FELONIOUS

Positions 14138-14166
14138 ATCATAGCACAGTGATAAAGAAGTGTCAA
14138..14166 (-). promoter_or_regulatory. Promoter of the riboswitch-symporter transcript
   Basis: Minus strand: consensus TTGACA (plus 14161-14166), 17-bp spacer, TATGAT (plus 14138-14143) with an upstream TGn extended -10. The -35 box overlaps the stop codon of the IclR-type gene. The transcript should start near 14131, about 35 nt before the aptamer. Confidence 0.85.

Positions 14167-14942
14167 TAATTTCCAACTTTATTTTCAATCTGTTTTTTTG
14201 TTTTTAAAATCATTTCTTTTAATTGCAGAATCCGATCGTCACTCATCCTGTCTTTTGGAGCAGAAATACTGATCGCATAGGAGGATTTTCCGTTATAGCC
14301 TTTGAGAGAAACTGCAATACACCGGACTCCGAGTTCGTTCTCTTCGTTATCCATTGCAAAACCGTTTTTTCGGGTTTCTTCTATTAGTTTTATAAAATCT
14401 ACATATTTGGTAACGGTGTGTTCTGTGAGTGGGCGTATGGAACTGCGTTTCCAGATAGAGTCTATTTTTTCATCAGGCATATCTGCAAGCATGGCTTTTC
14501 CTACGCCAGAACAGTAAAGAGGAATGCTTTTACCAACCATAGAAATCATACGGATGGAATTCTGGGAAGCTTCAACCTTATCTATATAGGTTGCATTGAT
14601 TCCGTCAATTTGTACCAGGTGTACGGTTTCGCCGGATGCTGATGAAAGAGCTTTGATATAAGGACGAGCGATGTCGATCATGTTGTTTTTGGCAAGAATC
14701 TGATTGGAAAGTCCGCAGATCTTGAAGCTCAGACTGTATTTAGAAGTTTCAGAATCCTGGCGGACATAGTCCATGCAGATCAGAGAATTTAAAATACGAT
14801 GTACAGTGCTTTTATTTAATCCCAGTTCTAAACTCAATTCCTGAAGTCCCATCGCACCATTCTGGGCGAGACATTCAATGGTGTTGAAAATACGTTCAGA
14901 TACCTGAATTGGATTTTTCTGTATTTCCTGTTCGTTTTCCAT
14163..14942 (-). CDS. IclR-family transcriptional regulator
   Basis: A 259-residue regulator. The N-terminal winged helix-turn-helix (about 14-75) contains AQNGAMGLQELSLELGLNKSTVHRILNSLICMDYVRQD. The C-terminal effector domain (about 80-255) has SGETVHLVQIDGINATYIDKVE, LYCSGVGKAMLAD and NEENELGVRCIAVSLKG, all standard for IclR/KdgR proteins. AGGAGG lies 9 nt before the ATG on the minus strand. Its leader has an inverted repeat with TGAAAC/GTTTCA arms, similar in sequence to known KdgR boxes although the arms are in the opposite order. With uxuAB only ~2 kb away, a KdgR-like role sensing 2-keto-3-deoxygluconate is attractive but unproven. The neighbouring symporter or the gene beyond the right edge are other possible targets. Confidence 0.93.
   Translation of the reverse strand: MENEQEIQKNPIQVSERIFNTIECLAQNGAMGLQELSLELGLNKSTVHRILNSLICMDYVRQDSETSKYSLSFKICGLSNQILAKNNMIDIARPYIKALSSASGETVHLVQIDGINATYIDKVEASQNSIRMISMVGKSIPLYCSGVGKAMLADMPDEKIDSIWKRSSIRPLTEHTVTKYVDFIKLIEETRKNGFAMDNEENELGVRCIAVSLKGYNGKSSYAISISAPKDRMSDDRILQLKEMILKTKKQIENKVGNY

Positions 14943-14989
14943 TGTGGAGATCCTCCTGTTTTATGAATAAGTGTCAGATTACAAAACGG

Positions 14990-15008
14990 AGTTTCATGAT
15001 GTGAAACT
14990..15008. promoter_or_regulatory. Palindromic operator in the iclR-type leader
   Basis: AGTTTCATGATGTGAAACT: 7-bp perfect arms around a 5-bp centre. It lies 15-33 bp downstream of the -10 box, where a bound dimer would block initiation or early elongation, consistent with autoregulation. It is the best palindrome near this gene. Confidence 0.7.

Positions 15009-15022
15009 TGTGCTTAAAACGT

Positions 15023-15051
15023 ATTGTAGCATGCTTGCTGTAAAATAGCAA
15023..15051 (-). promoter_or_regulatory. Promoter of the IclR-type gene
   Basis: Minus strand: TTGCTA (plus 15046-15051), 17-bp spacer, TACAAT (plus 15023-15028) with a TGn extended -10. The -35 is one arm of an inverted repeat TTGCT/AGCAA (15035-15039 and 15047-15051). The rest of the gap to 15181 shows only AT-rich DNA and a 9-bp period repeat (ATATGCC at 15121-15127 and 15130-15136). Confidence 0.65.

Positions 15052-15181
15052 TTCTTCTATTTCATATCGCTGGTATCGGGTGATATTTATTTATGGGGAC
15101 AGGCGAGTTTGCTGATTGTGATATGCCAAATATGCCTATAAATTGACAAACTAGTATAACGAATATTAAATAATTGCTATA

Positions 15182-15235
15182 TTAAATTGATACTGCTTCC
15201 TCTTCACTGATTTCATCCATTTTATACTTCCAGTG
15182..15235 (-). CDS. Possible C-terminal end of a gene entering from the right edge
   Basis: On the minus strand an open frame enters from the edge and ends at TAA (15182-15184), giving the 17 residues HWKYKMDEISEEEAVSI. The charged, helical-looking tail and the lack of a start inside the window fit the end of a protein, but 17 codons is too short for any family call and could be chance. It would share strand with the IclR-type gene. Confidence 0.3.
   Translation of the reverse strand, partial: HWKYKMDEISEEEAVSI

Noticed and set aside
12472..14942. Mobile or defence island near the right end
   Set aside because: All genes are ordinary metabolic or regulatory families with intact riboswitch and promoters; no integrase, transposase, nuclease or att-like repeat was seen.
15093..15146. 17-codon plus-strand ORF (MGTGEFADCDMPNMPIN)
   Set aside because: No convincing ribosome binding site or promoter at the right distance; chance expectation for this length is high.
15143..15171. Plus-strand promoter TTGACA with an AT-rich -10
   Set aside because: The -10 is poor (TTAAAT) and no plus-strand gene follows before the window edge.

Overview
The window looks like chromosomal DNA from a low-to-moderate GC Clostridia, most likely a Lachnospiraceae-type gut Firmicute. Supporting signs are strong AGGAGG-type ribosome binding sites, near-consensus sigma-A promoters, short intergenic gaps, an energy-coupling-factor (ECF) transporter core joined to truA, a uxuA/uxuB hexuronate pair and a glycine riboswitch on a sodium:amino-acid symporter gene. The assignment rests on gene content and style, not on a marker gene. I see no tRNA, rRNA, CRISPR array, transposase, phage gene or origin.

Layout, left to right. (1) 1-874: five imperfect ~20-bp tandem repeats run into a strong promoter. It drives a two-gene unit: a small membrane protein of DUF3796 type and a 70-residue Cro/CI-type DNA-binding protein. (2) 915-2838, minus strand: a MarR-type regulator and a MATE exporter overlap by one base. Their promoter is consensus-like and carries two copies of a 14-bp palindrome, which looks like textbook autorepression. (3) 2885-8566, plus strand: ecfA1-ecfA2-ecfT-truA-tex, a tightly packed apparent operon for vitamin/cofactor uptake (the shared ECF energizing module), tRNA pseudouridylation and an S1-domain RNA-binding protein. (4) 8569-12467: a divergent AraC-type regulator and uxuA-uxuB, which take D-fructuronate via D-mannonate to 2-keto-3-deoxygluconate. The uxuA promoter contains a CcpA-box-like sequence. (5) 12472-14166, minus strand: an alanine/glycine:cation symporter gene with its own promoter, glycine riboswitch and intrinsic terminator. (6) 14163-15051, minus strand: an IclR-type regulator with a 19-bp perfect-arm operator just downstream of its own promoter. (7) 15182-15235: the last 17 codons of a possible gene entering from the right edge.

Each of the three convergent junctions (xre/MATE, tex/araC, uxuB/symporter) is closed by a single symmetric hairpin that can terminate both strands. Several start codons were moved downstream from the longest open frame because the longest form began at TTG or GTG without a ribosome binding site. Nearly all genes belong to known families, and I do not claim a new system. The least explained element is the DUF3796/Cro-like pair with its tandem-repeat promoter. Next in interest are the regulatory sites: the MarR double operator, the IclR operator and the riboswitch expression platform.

Glenda Jackson did A Touch of Class because she wanted to know if she could do a big American comedy. The movie became a larger hit than anyone expected, probably because audiences also wanted to know if she could do it. It’s difficult to keep your eyes off her and the reasons aren’t complimentary. In a British mod hairdo, more fitting for Julie Christie or a runway model, Jackson accentuates her own misfittedness—she’s a hag in drag. When she speaks, enunciating with unrivalled edge, she’s an over-the-hill Carnaby Street antagonist. In Garboesque hats and silk p.j.s, she’s pretending to be less masculine than her co-star George Segal. She’s so specious and strained an image—one she has neither the frame nor temperament for—that, wouldn’t you know it, she wins an Academy Award. There’s no explaining the honor, unless voters shamelessly relished the misplaced hostility and out and out whoring. The movie has an Oscar-nominated song entitled “All That Love Went to Waste.” What love is shown that cries of waste? Anyway, it’s not possible to fall in love with Glenda Jackson on screen. What we do love about her, especially in Elizabeth R, the series in which she gives what is the consummate female character performance in entertainment history, is how she goes all the way. Fucking a grand part like that is art; fucking us over as a vogue harridan named Vicki in A Touch of Class is a felony. (After Lost & Found, in which she sports Myrna Loy curls, Jackson’s a repeat offender.)

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